Sharon's top aide, Dov Weisglass, indicated Sharon is ready to join forces with Labor, which led peace efforts in the past decade.

"Even if the NRP decides to withdraw, the prime minister has a clear political alternative," Weisglass told Israel Army Radio.

Under Sharon's disengagement plan, Israel will uproot all 21 settlements in Gaza and four West Bank settlements by the end of 2005.

Sharon says a withdrawal boosts Israeli security and helps cement control of large blocs of West Bank settlements, where most settlers live.

"Disengagement has begun," a beaming Sharon said after the Cabinet vote. "The government decided today that by the end of 2005, Israel will leave Gaza and four settlements in the West Bank."

However, Cabinet opponents noted the compromise wording gives settlers and their backers plenty of time to scuttle the plan. Likud members defeated Sharon's disengagement proposal in a nonbinding party referendum May 2.

On Monday, Sharon himself indicated that implementation of the plan was conditional on Palestinian efforts to stop violence. "If there are unexpected developments it will be possible to stop the program," Sharon told Likud lawmakers, according to a participant.

The United States welcomed Sunday's vote, calling Sharon's plan a "courageous and historic step." It called on Israel to move forward with the plan as quickly as possible, in consultation with Egypt, Jordan and the Palestinians.

Egypt, which borders Gaza, is preparing to play a central role in the withdrawal.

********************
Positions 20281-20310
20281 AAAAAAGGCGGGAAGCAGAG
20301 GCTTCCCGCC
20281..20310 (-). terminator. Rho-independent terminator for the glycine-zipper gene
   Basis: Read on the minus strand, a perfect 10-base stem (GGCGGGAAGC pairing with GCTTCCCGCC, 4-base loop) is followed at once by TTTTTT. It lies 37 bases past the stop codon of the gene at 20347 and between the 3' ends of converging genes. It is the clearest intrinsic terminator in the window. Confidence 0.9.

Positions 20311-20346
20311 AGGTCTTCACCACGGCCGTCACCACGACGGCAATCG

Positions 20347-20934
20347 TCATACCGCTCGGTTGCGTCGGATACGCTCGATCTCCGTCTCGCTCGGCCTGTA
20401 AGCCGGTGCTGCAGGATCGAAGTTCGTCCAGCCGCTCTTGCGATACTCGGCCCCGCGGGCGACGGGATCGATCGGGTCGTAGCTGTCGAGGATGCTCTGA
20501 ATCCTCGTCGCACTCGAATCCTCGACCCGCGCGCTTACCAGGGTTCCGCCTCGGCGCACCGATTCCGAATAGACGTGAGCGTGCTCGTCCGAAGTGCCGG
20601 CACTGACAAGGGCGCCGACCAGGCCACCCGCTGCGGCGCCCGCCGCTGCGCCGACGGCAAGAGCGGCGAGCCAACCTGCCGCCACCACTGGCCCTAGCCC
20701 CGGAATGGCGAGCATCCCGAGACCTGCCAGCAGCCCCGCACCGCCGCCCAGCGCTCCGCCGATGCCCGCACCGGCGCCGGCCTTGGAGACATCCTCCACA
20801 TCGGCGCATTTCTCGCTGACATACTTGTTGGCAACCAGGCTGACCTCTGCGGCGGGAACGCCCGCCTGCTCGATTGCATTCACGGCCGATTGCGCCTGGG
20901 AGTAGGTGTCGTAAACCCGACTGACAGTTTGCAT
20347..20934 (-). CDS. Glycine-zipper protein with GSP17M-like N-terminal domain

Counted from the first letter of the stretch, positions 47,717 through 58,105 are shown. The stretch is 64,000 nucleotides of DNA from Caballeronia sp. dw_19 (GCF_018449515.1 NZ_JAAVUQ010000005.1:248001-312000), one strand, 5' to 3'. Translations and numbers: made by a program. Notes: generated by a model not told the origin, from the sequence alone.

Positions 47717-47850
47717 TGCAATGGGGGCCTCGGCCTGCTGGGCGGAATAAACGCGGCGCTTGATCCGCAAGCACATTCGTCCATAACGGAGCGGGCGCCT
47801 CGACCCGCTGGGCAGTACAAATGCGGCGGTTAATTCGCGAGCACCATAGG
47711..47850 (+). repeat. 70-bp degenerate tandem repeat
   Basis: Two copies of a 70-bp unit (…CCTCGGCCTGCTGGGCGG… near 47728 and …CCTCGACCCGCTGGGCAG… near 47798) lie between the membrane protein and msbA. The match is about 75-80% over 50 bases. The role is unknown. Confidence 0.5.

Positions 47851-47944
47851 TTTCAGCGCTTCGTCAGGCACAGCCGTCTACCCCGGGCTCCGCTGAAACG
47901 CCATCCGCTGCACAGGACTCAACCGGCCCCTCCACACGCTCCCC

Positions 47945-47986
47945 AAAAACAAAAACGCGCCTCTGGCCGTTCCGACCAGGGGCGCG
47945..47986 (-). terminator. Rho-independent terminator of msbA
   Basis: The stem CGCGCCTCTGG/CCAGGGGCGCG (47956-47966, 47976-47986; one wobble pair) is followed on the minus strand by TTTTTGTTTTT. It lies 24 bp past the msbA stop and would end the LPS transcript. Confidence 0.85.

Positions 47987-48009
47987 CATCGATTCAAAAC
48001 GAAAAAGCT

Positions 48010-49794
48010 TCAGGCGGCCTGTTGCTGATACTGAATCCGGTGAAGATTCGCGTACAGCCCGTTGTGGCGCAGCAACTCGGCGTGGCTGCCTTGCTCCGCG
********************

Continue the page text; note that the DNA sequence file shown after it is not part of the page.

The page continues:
Israeli Foreign Minister Silvan Shalom traveled Monday to Cairo, where the two sides pledged to intensify security cooperation.

Egypt and Israel said they were near a deal for Egypt to train Palestinian security forces and help them take control of Gaza once Israel leaves. Gaza is a stronghold of the militant Islamic group Hamas. The deal also calls for Egypt to put 100 more police on its border with Gaza.

Shalom himself was one of the skeptics who was won over at the last minute by compromise wording of the Cabinet vote. But Monday, he told Army Radio that he was confident the plan could be carried out.

"If everything goes smoothly during this period and we see there is Palestinian cooperation and Egyptian cooperation and Jordanian cooperation, there is no doubt that the decision that will be made in nine months will be positive," he said.

Sharon's government seemed an unlikely candidate to be the first to remove settlements from Gaza and the West Bank.

It is made up of parties with ideologies backing Israel's control over the territories and headed by the decades-long champion of the settlement movement — Sharon himself.

Many remain skeptical, especially Palestinians, who want to establish a state in all of the West Bank and Gaza.

On Monday, Palestinian Prime Minister Ahmed Qureia (search) said the Israeli plan has been watered down so much it is now "meaningless."

"At first they were speaking about settlements. Now they are ignoring the settlements," he said. "At first they were speaking about dates. Now there is no date."